I write because—well, this is one of my least favorite ways to start out a sentence. Its reductive, overwrought weightiness, and the implied fixedness, all of this grates at me for some reason. Yet why any individual takes it upon themselves to record their observations (both internal and external), trace out their ever-shifting lines of thought, bare their emotional fragility to the anonymous attention of strangers, or worse yet, friends and family, continues to mystify me. Practically speaking, the reason I write has always been a moving target, and will likely remain so. I suspect this is more or less true for other writers. But the, that is, my reason-for-writing is more akin to a complex organism than a utilitarian means to an end. It just is. I didn’t create it in order to achieve any particular goal or set of goals. Of course, like everyone, I do have goals. But this entity, organism, this reason-for-writing, often has its own agenda. Opaque to me.

To be sure, this organism wouldn’t have thrived if it weren’t for the miracle of public education and public libraries. Fed only a diet of television and billboard ads, it may never have matured and taken over the steering wheel and set course for Wordlandia. After all, things could’ve been different, very different. If my mother hadn’t absconded with baby me from Laos to a refugee camp in Thailand and eventually fly toddler me to the United States, it’s highly unlikely I’d be writing this. Perhaps. No way to know, really.

I suppose in many respects life would have been easier growing up a Laotian in Laos (ຄົນລາວໃນປະເທດລາວ). The sense of being but diaspora flotsam washed up on Western shores made for some tricky adolescent and teenage struggles. I’m a believer that it’s our struggles and how we respond to them that make us who we are. In that sense, I have been made and remade a number of times in my life. And honestly, at times I feel an over-edited sentence. Thus speculative fantasies of ຄົນລາວໃນປະເທດລາວ…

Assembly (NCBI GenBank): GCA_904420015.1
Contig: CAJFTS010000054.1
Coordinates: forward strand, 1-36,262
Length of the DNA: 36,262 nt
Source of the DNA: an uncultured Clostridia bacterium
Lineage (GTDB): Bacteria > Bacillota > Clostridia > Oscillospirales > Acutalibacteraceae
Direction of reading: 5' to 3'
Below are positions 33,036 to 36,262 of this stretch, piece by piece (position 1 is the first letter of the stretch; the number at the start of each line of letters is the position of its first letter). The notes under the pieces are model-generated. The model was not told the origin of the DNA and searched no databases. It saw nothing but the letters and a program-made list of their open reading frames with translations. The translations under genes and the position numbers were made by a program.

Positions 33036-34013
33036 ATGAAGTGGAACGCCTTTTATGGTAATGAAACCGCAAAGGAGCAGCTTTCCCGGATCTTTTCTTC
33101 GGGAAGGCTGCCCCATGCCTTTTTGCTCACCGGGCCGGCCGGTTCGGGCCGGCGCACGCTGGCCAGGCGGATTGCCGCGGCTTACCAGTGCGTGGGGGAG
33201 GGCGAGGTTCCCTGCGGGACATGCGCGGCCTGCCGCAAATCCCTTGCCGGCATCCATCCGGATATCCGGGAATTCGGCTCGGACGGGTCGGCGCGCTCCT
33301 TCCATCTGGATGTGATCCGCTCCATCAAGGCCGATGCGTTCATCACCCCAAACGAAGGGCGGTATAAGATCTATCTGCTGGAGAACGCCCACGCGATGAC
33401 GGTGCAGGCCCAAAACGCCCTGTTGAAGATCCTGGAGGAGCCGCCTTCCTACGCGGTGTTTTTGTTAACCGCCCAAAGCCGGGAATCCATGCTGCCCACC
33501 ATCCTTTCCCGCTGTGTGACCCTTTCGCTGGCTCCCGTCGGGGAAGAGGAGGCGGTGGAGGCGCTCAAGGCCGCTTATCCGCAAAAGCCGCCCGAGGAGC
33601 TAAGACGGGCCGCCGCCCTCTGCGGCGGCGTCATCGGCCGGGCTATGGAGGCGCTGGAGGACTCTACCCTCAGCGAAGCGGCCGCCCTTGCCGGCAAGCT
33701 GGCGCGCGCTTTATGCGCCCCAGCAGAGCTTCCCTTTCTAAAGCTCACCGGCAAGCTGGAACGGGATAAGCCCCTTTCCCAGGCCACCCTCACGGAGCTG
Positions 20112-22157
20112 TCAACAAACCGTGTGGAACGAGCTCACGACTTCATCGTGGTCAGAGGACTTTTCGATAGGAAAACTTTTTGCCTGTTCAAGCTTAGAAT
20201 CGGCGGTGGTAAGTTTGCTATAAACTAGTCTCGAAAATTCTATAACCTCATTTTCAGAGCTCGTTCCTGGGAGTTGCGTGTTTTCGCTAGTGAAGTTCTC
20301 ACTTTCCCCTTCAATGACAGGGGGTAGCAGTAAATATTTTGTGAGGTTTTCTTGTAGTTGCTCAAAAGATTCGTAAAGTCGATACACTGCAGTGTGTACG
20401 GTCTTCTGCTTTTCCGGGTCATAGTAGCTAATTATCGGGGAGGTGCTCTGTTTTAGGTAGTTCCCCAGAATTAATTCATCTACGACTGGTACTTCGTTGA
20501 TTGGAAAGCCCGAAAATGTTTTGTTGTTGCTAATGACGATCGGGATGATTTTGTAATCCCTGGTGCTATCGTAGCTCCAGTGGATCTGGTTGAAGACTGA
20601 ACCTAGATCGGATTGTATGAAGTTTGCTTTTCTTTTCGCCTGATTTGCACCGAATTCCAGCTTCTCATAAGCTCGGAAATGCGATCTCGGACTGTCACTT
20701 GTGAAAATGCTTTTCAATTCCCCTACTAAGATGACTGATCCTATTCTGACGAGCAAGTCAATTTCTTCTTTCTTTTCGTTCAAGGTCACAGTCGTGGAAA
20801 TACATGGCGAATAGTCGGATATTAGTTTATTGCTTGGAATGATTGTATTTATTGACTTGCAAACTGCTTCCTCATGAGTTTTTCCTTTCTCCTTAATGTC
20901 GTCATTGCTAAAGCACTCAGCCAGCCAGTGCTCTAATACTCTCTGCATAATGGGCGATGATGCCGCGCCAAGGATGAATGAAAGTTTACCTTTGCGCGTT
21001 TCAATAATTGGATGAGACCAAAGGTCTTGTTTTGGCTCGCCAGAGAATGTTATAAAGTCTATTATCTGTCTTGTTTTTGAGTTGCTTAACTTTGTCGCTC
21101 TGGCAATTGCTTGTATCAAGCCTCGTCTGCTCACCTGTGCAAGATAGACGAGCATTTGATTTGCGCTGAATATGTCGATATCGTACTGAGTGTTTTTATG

When I was a teenager and begrudgingly had to consider my sense of identity as a soon-to-be Laotian-American adult who couldn’t imagine being anything else than a fiction writer, there were no Laotian-American writers to whom I could look to for guidance and inspiration. At least none on my radar. My outsider feelings fortunately found a kindred spirit in Franz Kafka. I read his fiction. I read his diaries. His letter to his father that he never sent. He knew my sense of displacement better than I did. Kafka kept me intellectually and spiritually afloat during some particularly difficult years in my life. It wasn’t until college that I came across Asian-American writers whose work spoke to me the same way. Maxine Hong Kingston and Chang Rae Lee in particular helped focus my thinking on identity. But not once during my time in undergraduate or graduate school, where I studied creative writing, was I introduced to the work of a Laotian-American writer. Not a single one.

True, neither did I seek out fiction by other Laotian-Americans. Perhaps inside me ran a spiel to the tune of: “Laotian-American fiction writers don’t exist, and even if they do, they don’t really matter anyway.” Being a minority within a minority can induce an insidious self-erasure. To be fair, even to this day, I can count Laotian-American fiction writers of significance on one hand.

And so here I am, making a go at this thing called writing. With all the setbacks that inevitably come with adulthood, I often want to just hang it all up and fade into the ambient noise of some open plan office somewhere and concern myself no more with fictional characters and complex social realities and that next blog post about narrative structure or some other concerns of writers. But that fully-developed organism, my reason-for-writing, she threatens to beat the shit out of me. She will because she has. And it’s what we need sometimes, to hold fast to what our experiences can mean by truly attending to them. Hers is my way of doing this. And I write because.